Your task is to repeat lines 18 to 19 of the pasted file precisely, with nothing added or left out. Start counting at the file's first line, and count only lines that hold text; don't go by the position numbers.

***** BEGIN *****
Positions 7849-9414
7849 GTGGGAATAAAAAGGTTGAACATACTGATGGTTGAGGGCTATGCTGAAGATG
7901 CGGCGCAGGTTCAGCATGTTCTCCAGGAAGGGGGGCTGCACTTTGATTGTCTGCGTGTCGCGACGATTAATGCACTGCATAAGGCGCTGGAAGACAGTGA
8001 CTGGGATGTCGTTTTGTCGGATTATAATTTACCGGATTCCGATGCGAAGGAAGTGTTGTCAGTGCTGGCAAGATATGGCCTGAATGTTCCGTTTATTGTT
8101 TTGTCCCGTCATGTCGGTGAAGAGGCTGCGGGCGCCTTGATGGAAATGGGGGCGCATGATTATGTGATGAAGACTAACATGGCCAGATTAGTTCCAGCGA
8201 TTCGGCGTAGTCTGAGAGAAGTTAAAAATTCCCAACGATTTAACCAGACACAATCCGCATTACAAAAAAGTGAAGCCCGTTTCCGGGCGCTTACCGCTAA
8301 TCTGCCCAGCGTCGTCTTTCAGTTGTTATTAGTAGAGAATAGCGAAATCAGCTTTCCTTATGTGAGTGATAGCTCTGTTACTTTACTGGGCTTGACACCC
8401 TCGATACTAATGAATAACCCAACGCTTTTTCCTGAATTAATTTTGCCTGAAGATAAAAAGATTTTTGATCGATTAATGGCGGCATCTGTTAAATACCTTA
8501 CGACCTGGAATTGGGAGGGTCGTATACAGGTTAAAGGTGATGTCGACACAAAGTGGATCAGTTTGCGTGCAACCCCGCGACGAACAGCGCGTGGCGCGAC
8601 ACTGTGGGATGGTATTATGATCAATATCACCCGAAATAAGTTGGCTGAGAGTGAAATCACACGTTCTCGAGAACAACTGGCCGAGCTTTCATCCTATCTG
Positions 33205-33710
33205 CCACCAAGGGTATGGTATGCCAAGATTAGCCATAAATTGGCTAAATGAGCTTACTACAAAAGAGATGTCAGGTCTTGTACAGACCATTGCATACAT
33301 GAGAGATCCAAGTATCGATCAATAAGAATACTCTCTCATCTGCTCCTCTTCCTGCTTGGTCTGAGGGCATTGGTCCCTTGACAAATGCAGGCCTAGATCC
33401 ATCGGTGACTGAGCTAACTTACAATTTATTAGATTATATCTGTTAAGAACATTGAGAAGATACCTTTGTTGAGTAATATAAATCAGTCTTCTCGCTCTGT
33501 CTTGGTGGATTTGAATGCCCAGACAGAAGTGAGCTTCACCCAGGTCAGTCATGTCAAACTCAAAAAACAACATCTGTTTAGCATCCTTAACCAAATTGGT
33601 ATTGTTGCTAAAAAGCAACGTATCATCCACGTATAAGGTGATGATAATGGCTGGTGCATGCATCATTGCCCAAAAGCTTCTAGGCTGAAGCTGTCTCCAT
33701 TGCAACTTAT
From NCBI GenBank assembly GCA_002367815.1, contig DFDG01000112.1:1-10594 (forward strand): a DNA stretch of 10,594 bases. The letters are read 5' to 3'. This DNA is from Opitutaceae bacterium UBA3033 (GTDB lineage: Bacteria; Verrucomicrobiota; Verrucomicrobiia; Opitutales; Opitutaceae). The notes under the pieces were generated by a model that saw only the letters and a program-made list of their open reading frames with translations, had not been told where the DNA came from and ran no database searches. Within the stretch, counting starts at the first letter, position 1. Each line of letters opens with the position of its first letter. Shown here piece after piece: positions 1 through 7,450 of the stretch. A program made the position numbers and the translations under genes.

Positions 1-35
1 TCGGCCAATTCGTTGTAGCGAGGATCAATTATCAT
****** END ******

From NCBI GenBank assembly GCA_002367815.1, contig DFDG01000112.1:1-10594 (forward strand): a DNA stretch of 10,594 bases. The letters are read 5' to 3'. This DNA is from Opitutaceae bacterium UBA3033 (GTDB lineage: Bacteria; Verrucomicrobiota; Verrucomicrobiia; Opitutales; Opitutaceae). The notes under the pieces were generated by a model that saw only the letters and a program-made list of their open reading frames with translations, had not been told where the DNA came from and ran no database searches. Within the stretch, counting starts at the first letter, position 1. Each line of letters opens with the position of its first letter. Shown here piece after piece: positions 1 through 7,450 of the stretch. A program made the position numbers and the translations under genes.

Positions 1-35